Sun online

Russian scientists have gained access to the data of the SDO solar observatory (NASA). The SDO Data Center is created in the Lebedev Physical Institute of the RAS. After the untimely breakdown of the CORONAS-Photon solar observatory at the end of 2009, Russia has not gotten its own solar research satellites, and the next project in this area, Intergelio-Zond, is expected to be carried out only after 2015.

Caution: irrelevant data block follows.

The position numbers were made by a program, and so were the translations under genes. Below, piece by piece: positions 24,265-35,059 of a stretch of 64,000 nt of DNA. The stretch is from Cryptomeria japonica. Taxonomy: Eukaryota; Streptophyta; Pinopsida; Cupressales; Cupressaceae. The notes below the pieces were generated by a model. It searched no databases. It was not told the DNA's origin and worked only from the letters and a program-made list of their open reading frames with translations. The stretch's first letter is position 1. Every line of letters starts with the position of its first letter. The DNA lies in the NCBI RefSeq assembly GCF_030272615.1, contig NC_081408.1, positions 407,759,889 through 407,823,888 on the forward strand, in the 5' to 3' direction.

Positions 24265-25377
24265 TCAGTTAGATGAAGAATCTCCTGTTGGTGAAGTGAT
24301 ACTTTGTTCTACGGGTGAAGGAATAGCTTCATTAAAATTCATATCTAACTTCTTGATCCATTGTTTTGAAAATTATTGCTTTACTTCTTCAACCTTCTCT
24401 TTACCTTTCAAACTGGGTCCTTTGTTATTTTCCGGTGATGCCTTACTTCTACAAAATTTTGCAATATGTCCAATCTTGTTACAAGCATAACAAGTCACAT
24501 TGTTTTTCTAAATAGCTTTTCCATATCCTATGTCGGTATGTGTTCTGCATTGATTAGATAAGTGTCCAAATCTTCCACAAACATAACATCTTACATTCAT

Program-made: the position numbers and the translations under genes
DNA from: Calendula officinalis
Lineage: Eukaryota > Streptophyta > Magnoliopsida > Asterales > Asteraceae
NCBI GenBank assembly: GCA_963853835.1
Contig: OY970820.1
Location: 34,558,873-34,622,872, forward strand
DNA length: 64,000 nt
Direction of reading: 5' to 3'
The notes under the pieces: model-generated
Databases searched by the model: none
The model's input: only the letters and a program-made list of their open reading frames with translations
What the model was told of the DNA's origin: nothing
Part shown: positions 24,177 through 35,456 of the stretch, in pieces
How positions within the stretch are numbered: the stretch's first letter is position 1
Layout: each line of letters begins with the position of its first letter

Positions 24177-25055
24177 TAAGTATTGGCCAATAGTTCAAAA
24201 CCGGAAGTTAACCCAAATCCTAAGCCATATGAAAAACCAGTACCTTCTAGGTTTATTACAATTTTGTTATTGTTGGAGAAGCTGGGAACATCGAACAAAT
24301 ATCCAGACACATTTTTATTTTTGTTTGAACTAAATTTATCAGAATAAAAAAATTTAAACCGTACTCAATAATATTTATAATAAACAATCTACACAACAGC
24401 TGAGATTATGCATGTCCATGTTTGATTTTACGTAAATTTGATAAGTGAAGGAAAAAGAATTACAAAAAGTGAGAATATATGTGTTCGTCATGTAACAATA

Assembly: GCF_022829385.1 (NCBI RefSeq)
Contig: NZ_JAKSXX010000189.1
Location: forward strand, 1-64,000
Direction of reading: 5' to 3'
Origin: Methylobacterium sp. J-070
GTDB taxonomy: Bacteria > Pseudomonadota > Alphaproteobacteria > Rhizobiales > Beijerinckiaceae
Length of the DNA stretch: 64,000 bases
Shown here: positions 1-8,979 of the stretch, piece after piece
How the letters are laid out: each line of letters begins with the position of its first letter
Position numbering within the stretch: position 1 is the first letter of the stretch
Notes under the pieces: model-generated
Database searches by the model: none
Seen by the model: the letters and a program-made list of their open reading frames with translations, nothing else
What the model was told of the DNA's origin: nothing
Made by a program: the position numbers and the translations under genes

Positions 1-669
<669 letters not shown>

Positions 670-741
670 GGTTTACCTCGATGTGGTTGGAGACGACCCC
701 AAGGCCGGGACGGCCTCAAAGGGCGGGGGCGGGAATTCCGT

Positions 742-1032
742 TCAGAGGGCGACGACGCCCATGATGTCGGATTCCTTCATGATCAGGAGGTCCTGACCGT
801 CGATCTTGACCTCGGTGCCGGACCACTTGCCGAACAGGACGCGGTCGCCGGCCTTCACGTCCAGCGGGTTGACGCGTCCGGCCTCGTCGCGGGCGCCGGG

NASA's SDO (Solar Dynamics Observatory) project has been working in the geosynchronous orbit since February, 2010. The task of the scientific complex consisting of three devices on board the satellite was almost constant observation of the Sun in a wide range of wavelengths, as well as the monitoring of changes that are happening to our star (hence the name of the project). About a year after the launch of the observatory in April, 2011, Roscosmos and NASA signed an agreement on cooperation in heliophysics. According to it, the Russian Space Agency undertook the task of giving NASA the data archive from the Russian CORONAS-Photon solar Observatory, which operated from January to December 2009 (the actual period of obtaining scientific data was even less). In exchange, NASA was to provide Russian specialists with access to the SDO’s information in the real-time operation mode. The CORONAS-Photon worked in orbit for less than a year; at the end of 2009 the observatory went out of operation due to defects in the power supply system. It was the third spacecraft of the CORONAS series of solar observatories and up to now, the last Russian space project connected with the study of the Sun. According to the plan, it was to operate during the period of the Sun’s going out of the protracted minimum activity, but in reality it turned out that the spacecraft collected very little of the data. This archive was handed to NASA about six months ago reports Sergey Bogachev, researcher of the laboratory of x-ray astronomy of the Sun of the LPI RAS. In exchange for this data, researchers of the LPI RAS got access to all the data of the SDO Observatory without a prior request in the real-time operation mode. Sergey Bogachev emphasizes that the LPI RAS must not only receive the data, but also facilitate their spreading through the Russian SDO center (web-site of the Russian centre - The agreement between the agencies provides that the Russian center will enjoy this support during the whole period of the Observatory’s work, that is, at least up to 2015, and possibly longer, if it is decided to extend the mission. The SDO project is a part of the NASA program “Living With the Star” (LWS), aimed at studying solar-terrestrial relations, that is, the mechanisms through which the Sun’s activity changes the situation on the Earth; and it is also a part of its “extended”, international version - ILWS, which includes spacecrafts of different countries. The CORONAS-Photon was a part of the ILWS, too. The launch of the next Russian space project related to the research of the Sun is scheduled for 2015 at the earliest. This will be the Intergelio-Zond spacecraft, which has two important tasks: to approach the Sun at a distance of about 40 solar radii (about 27 million km; for comparison, in the closest point of its orbit, Mercury is at approximately 46 million km distance from the Sun) and “to have a look” at the polar areas of the Sun (by means of the inclination of the orbit) - until now this was done only by the Ulysses spacecraft (NASA). The leading organizations of the project are the Pushkov Institute of Magnetism, Ionosphere and Radio Waves Propagation of the RAS and Lavochkin Research and Production Association. Today, the project is in the initial stage of experimental-design work. After the approval of the draft project by the scientific-technical Council of the Federal Space Agency Roscosmos, it was agreed to consider the possibility of creating two spacecrafts in order to increase the mission’s reliability and extend the scientific programme. The next solar project, “Polar-ecliptical patrol”, provides for the placing of two spacecraft into orbits, located at an angle to the plane of the ecliptic, to watch the Sun at “unusual” angles. As opposed to Intergelio-Zond, these spacecrafts will be placed only halfway from the Earth to the Sun. However, the precise terms of realization of this mission are still not determined. The break in the solar and magnetospheric studies is uncharacteristic for the Russian space program: even in the 1990s, spacecrafts of the Interbol project and the CORONAS series were working in this field. In fact, today, only the Plasma-F instrument complex is functioning aboard the Spektr-R observatory and the Resonance multi-satellite project, designed for the study of processes in the Earth's magnetosphere, is getting ready for launch in 2014. They are also included in the ILWS program. However, in the next few years there will be no Russian solar observatories, therefore, the agreement on the use of the SDO data is particularly interesting. Source: Voice of Russia

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